Pope Francis’ Vatican recently named Fr. James Martin, a fellow Jesuit, as a communications consultant to the Holy See’s Secretariat for Communications. Father Martin is a prolific public supporter of LGBT issues who is very vocal on social media and in other media outlets. He has said some saints in heaven may be gay.
Untruths and half truths, i.e., lies, confusion and sin are being allowed to easily infiltrate and take up residence in the Church.
Benedict’s voice is familiar, recognizable in the voices of other stalwart protectors of the faith:
Cardinal Robert Sarah, prefect of the Vatican’s Congregation for Divine Worship and the Discipline of the Sacraments, issued a strong rebuke to his fellow clerics last month in his foreward to a new book, calling attention to the fact that the Church teaches “ … things in the Catechism about homosexuality that some members of the clergy choose not to quote, including the clear warning: ‘under no circumstances can [homosexual acts] be approved’ (CCC 2357). The respect and sensitivity to which the Catechism rightly calls us does not give us permission to deprive men and women who experience SSA (same-sex attraction) of the fullness of the Gospel. To omit the ‘hard sayings’ of Christ and his Church is not charity.”
Likewise, Philadelphia Archbishop Charles J. Chaput has urged his fellow bishops to embrace Catholic identity in the face of “secular meltdown.”
“During his years as bishop of Rome, Benedict XVI had the talent of being very frank about naming sin and calling people back to fidelity,” said Chaput. “He spoke several times about the ‘silent apostasy’ of so many Catholic lay people today and even many priests.”
“Apostasy is an interesting word. It comes from the Greek verb apostanai — which means to revolt or desert; literally ‘to stand away from.’ For Benedict, laypeople and priests don’t need to publicly renounce their baptism to be apostates. They simply need to be silent when their Catholic faith demands that they speak out; to be cowards when Jesus asks them to have courage; to ‘stand away’ from the truth when they need to work for it and fight for it.”
Yet this “silent apostasy,” this relativism, is exactly what Pope Benedict is addressing when he calls upon his brother bishops to “resist the dictatorship of the spirit of the age” and to “live and think the faith with determination.”
Regarding the creeping relativism in the Church, Cardinal Carlo Caffarra, another of the dubia signers, said it would be equivalent to a “suicidal act” and “cutting the ground from under his feet” if the pope were to teach that conscience is the ultimate guide in moral matters, trumping even Catholic teaching as well as Divine Revelation.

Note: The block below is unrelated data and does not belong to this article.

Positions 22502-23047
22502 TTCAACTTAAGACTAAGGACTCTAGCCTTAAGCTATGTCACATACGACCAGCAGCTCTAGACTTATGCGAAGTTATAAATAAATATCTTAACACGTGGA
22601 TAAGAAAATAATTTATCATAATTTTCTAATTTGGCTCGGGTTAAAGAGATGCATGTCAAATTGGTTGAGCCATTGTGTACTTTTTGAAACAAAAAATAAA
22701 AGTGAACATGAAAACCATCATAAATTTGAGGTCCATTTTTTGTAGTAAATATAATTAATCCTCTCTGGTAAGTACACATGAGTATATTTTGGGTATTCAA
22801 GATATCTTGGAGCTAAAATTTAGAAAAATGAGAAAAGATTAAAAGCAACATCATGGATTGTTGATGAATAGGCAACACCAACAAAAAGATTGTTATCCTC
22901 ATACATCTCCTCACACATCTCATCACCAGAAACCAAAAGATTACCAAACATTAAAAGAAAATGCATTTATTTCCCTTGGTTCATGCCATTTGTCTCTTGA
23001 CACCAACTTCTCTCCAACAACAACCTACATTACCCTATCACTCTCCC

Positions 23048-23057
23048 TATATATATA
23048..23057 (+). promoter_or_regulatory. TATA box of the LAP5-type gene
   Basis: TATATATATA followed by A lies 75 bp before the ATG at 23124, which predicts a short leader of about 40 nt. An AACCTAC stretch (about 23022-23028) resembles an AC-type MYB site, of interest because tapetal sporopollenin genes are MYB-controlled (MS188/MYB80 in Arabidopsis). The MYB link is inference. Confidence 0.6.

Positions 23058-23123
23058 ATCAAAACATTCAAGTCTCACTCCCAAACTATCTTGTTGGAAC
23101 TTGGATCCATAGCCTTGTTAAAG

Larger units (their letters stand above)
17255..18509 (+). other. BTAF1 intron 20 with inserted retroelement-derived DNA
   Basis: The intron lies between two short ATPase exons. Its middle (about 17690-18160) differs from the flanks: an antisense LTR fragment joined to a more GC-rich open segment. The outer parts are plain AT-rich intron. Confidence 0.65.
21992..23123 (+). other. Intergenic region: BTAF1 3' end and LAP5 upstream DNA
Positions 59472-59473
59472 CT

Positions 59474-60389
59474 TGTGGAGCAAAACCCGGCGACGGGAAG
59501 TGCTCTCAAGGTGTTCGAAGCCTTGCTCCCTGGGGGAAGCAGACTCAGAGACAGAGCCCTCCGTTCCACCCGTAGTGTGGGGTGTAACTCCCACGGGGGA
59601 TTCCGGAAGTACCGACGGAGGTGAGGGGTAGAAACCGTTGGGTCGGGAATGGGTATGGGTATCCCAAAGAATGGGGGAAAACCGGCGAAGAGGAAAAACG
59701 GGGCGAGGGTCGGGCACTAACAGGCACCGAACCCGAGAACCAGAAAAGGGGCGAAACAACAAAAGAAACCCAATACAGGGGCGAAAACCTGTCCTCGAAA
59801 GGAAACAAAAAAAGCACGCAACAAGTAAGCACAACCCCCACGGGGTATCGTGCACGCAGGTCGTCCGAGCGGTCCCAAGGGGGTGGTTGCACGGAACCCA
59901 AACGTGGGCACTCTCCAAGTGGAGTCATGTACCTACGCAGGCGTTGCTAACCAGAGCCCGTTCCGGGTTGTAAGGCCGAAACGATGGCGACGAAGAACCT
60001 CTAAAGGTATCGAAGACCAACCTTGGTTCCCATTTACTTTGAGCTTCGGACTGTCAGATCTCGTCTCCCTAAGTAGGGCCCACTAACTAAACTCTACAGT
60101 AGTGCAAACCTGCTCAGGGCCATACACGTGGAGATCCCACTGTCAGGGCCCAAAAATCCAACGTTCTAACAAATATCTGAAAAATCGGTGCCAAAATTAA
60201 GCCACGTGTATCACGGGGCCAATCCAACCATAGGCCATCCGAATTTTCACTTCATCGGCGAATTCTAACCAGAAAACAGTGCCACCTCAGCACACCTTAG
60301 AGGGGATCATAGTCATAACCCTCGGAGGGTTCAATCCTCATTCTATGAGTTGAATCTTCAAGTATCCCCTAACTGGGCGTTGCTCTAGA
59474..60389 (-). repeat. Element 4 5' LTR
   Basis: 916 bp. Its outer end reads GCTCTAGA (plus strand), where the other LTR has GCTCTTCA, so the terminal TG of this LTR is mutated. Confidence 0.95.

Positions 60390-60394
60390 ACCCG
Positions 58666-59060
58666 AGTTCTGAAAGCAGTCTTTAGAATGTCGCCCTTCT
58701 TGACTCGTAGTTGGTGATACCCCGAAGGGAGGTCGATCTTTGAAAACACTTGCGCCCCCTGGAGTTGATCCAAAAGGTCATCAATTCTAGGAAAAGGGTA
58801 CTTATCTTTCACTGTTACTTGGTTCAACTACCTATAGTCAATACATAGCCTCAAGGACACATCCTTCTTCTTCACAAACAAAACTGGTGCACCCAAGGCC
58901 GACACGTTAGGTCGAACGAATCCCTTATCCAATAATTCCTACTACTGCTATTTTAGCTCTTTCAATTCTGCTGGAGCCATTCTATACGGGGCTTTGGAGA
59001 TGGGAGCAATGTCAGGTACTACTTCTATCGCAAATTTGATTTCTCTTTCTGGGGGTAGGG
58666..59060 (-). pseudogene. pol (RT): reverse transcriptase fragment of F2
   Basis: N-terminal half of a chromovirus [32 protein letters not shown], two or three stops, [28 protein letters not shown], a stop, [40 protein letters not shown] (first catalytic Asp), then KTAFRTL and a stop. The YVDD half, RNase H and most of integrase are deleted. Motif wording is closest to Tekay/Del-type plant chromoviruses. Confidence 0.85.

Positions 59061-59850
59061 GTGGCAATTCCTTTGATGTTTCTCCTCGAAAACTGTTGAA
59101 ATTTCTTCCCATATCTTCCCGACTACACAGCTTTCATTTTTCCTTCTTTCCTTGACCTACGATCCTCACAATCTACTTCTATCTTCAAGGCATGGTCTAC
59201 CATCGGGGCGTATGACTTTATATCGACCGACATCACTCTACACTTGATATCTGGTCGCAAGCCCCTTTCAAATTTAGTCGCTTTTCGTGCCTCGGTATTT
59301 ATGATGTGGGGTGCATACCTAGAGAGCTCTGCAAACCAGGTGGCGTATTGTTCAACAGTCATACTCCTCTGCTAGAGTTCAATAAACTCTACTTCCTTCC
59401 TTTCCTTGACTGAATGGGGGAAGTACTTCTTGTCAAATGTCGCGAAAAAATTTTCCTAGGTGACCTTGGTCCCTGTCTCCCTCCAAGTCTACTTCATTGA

He noted how the confusion is most tangible among bishops. Some, following traditional Catholic teaching, have interpreted Amoris Laetitia as precluding adulterers from receiving Communion. Others such as San Diego Bishop Robert McElroy and the bishops of Malta have done the opposite.
“These are most serious questions for the life of the Church and for the eternal salvation of the faithful. Never forget, this is the supreme law of the Church: the eternal salvation of the faithful, not other concerns. Jesus founded His Church so that the faithful would have eternal life and have it in abundance,” he said.
In a recent interview with The Remnant, Cardinal Burke stressed that not raising concerns about Amoris Laetitia would lead Catholics to believe that everything is OK in the Church when it certainly is not.
“If we were to remain silent, it would most definitely give the idea to the faithful that everything is fine. But everything is not fine.”
And this is precisely why Pope Benedict took the opportunity to issue thinly-veiled warning and plea.
One commentator has referred to Benedict’s memorial message concerning the death of Cardinal Meisner as “a cleverly delivered critique of Captain Bergoglio.” He went on to say that Benedict’s words are an “indictment of Dictator Bergoglio.”
Doug Mainwaring is a journalist for LifeSiteNews, an author, and a marriage, family and children’s rights activist. He has testified before the United States Congress and state legislative bodies, originated and co-authored amicus briefs for the United States Supreme Court, and has been a guest on numerous TV and radio programs. Doug and his family live in the Washington, DC suburbs.